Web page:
It’s Mother’s Day (Hi Mom!) and as such I thought I’d profile the gold standard for motherhood (in popularity anyway) from the world of top-tier alternative comics, Ms. Lisa Leavenworth Bradley. Lisa is the key female character of Peter Bagge’s hilarious, hits-way-to-close-to-home Hate comics.
The original, Generation X defining Hate series ended in 1998 with issue 30. Still, the adventures of Lisa and her hubby Buddy (a formerly grunged-out Seattle slacker turned responsible father to their son Harold) continue in the pages of the Hate Annuals, including the recently released 8th issue.
Lisa has had her share of ups and downs through the years, including bouts with mental illness, but this is one Generation Xer who never fails to bounce back no matter how many times life pushes her down. With the dissolution of the Seattle scene in the mid-1990’s, Lisa and Buddy move to his home state of New Jersey to find something that at least resembles marital bliss and financial stability. Keeping in tune with the natural order of such things, the arrival of little Harold comes not far behind.
Today finds a nearing middle-aged Lisa suffering from the maladies that hits many stay at home moms: boredom and creative unfulfillment. Not content to be a member of the arts and crafts set she attends a PTA meeting at Harold’s grade school. Unfortunatly the formerly wild Lisa is not interested in paling around with the uppity soccer mom types she finds there. Still, attending the meeting leads her to meeting tattooed, hipster mom Stacy. Though Buddy is less than enthused at the thought of hanging out with Stacy’s cluelessly off-putting husband Brandon, Lisa feels she has found a new best friend.
I find the characters of Stacy and Brandon particularly dead-on as the unwillingly domesticated, pushing 40 Gen Xers who can’t let go of their fading youth. These types are practically everywhere here in Los Angeles where I live, especially if there is a hipster children’s clothing boutique in the general vicinity. I find it hilarious that the same people who once were appalled at the corporate branding of kids via stores like Gap Baby are now tailoring their own children into mini fashion statements, complete with ironic t-shirts and faux hawks. Fortunately Buddy, who is cut from more of a traditional fatherly cloth, can spot these types from a mile away.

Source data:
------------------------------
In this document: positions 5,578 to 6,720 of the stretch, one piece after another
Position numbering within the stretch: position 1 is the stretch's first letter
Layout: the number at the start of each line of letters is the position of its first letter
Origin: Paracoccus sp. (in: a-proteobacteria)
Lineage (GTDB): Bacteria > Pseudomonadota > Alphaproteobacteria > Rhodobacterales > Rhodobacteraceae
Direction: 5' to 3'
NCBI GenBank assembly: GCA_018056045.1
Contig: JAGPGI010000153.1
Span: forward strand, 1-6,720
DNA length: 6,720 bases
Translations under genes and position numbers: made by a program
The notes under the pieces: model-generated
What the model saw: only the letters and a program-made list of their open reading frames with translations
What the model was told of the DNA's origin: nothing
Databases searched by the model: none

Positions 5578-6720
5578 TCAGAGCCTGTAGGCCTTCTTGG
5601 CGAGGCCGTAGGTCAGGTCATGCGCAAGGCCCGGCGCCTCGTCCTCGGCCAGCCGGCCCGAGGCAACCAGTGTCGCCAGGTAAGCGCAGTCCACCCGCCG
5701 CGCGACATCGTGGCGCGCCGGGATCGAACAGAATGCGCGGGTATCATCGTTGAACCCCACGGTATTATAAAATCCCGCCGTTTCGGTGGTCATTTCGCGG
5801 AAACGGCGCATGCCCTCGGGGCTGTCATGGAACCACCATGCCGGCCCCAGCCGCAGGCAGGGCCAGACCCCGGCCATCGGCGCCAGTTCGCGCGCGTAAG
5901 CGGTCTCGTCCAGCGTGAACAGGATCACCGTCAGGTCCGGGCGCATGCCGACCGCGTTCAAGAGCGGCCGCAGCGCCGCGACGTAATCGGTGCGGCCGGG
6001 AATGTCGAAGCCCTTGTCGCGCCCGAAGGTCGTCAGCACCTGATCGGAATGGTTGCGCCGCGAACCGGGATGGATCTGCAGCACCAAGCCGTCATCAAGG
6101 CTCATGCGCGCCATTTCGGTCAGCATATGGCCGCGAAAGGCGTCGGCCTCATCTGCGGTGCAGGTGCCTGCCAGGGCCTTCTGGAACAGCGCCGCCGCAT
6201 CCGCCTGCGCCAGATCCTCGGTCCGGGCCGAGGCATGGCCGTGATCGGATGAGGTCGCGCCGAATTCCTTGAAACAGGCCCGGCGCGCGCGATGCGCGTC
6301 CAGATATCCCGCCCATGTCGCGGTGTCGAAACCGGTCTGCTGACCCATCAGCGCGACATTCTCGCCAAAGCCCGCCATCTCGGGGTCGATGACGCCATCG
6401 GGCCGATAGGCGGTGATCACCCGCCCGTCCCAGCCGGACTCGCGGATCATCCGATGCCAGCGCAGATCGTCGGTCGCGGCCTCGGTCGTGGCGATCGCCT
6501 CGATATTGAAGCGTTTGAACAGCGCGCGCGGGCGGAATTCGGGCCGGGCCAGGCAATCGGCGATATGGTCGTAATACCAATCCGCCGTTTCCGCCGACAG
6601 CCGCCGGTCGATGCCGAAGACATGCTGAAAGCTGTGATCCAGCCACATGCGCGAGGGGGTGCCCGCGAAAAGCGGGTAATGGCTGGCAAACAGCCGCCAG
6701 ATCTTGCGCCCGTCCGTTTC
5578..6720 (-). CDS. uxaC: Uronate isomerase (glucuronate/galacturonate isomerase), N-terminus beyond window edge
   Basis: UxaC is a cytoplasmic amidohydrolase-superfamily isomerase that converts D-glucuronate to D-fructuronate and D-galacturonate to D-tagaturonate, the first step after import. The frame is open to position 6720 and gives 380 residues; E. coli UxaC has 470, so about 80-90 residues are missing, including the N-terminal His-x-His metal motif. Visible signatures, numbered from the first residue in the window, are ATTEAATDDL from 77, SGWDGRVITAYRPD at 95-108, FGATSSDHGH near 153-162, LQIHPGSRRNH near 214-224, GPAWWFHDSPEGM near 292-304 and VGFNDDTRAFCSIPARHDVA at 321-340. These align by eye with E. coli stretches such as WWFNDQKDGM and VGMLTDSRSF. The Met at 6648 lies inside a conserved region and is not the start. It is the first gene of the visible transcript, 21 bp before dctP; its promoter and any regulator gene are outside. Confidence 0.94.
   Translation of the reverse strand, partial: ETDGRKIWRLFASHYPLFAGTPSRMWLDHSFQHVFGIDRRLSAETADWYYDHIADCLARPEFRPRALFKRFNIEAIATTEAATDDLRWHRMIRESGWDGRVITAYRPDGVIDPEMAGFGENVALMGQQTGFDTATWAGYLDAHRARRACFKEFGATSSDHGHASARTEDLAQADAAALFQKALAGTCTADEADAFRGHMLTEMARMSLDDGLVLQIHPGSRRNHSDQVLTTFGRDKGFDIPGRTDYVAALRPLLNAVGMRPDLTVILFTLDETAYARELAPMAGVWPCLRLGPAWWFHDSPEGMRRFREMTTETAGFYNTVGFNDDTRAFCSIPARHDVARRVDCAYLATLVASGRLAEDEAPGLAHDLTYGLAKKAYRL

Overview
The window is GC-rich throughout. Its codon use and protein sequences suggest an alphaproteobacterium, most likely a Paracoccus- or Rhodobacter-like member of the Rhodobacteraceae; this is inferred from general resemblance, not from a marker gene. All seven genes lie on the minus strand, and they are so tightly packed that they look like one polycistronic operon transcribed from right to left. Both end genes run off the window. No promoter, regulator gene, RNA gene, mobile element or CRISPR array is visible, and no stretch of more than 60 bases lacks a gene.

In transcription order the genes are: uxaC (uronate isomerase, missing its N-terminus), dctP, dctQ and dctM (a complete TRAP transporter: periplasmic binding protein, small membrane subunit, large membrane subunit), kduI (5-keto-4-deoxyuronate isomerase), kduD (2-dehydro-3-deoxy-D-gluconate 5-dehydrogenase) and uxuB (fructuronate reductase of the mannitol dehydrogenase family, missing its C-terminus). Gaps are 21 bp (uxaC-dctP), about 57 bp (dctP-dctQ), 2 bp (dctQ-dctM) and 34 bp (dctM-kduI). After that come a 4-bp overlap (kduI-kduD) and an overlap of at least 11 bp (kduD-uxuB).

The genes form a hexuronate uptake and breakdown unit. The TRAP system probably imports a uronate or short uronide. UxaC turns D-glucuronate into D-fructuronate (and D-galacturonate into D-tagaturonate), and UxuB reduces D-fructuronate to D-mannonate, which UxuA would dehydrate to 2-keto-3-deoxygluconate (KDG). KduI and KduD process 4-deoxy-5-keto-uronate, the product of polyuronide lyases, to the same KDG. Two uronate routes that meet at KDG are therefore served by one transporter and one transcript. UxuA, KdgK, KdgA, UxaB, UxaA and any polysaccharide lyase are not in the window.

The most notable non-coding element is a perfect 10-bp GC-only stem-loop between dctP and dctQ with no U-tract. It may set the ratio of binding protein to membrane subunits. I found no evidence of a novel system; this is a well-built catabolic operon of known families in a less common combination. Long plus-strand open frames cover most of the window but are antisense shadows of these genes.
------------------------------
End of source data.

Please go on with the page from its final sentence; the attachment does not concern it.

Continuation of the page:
Lisa and Stacy quickly become best friends and find an outlet for their domestic boredom by starting a two woman rock band. Their idea is to sing their own lyrics over Tori Amos songs, sort of like Weird Al Yankovich, but with a straight face. In (suspiciously) little time “The Milf’s” have their first gig lined up at a club in a seedy part of town. Turns out it’s a strip club where the hired help seems to be very familiar with Stacy. Things spiral out of control quickly as the drunken crowd is not too interested in the girl’s musical offerings.
Stacy is quick to give the crowd what they want and we see that she is an ex-stripper eager to reclaim a bit of her misspent, flesh-baring youth. When Brandon appears on the scene to get the unwilling Stacy out, the drunken crowd gets ugly quick and Lisa makes a hasty exit.
Though Lisa’s musical endeavor was short lived, we can believe that like all resilient modern day moms she will carry on and find another, more successful way to find personal fulfillment while still being the best wife and mother she can be.
The adventures of Lisa, Buddy, and the rest of the eminently hilarious Hate cast through the years can be found in several trade collections from the fine folks at Fantagraphics. They would make a great gift for the cool mom in your life, but keep in mind that if the recipient is as swingin’ as she thinks she is, then she was hip to Hate years ago!